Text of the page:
After 1938, Republicans took over the Senate, and FDR was not able to get any more New Deal legislation through. State governments opposed the New Deal, saying that the Federal government was taking their powers. The supreme court ruled that the NRA codes of employers’ conduct, and the AAA programmer were illegal because they took away the States powers. Because of this in 1937, FDR had threatened to force old Supreme Court judges to retire and to create new ones the crisis was averted when the Supreme Court reversed its decisions.
This is also clearly not true, as it has been proven that McCarthy accused others to gain political power. For example, McCarthy’s downfall was caused when he clashed with the army. Roberts claims that “McCarthy and his chief counsel, Roy M. Cohn, were accused of improperly using their influence to get preferential assignments for… David Schine, who had been drafted into the military.” (3). To sum this up, those who supported McCarthy had few rebuttals in regards to the turmoil he created in America.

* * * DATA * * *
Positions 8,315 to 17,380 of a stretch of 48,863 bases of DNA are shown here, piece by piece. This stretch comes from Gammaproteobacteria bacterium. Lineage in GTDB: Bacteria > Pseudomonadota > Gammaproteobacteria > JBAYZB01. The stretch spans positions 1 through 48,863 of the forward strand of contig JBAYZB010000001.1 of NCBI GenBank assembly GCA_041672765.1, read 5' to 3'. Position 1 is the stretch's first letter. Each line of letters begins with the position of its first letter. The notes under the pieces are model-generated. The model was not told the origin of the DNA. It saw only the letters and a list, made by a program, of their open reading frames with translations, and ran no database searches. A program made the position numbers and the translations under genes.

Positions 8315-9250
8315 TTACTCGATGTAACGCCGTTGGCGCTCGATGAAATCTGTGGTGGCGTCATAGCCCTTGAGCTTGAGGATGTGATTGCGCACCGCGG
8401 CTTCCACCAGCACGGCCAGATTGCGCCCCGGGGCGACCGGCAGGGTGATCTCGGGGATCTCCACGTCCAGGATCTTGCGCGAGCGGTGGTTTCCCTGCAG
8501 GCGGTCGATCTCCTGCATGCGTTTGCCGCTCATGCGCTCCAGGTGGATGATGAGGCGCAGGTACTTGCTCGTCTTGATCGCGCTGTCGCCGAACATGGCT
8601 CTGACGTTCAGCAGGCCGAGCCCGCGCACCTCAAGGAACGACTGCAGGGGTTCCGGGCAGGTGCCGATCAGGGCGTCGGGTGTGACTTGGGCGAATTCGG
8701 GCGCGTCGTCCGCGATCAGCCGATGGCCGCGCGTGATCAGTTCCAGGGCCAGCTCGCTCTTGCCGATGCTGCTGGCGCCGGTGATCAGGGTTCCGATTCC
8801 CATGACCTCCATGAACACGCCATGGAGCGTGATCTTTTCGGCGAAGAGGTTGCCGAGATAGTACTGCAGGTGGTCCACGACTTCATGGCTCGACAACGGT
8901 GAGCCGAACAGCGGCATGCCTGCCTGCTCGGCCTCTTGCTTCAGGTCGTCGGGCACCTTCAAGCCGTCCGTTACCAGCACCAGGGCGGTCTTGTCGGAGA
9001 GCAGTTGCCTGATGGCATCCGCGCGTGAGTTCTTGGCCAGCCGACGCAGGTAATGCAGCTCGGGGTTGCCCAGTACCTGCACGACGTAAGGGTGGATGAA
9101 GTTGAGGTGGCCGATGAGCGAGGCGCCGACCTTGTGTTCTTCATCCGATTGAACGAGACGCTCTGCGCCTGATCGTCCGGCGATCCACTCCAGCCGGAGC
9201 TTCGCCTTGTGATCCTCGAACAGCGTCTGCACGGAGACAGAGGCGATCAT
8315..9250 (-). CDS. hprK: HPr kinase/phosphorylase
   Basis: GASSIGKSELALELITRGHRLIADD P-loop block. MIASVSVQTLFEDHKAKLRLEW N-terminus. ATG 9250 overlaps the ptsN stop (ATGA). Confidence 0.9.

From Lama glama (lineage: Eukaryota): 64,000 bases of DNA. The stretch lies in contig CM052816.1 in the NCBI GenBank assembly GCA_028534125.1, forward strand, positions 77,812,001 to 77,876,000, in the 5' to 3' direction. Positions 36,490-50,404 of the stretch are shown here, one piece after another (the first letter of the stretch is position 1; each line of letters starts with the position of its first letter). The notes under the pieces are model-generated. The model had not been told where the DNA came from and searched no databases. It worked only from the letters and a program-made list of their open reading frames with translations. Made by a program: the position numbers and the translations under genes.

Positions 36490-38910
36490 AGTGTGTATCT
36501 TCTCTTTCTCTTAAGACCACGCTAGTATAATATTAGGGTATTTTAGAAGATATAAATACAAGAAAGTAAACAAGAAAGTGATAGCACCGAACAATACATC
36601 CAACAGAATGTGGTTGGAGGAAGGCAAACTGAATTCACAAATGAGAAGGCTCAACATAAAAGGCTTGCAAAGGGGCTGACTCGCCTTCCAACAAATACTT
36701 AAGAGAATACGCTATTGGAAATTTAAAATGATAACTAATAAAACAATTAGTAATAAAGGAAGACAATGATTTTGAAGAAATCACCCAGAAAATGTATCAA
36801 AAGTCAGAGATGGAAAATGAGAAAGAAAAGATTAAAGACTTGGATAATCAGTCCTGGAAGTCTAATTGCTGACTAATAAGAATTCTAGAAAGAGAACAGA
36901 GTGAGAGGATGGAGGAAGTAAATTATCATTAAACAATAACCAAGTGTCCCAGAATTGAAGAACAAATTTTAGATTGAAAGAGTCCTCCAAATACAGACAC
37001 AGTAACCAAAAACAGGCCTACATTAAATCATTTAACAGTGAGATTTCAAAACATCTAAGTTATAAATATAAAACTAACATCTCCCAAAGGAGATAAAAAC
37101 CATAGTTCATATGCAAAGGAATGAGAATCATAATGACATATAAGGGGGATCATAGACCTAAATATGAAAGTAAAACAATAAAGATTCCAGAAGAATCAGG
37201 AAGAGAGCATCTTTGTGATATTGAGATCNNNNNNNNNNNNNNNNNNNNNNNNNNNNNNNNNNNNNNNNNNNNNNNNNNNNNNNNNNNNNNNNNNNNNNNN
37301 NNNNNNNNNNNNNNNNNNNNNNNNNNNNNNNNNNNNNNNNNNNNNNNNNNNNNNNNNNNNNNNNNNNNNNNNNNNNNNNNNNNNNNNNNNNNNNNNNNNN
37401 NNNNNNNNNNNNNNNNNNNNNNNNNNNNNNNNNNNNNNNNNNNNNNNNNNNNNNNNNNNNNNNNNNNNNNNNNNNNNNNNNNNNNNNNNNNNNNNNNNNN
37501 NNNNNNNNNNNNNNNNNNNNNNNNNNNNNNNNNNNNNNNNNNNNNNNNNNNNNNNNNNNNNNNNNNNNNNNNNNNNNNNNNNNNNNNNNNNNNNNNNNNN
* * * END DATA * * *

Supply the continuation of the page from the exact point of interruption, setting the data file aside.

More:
His personal feud with Vice President Calhoun over nullification, tariffs, and gossip. In addition his misuse of presidential powers by destroying the Bank of the United States. In my opinion Andrew Jackson should be removed from the twenty dollar bill, because of the corruption and misuse of powers throughout his presidency.
In keeping with the principle, Jackson tried to abolish the College Electors (those who choose the president) by Constitutional amendment.” This quote shows President Jackson’s heroism in fighting for the people to have the power to elect their president directly. Many people would disagree and say Andrew Jackson is a villain, he did do things that were frowned upon. Probably the most negative thing is the Indian Removal Act.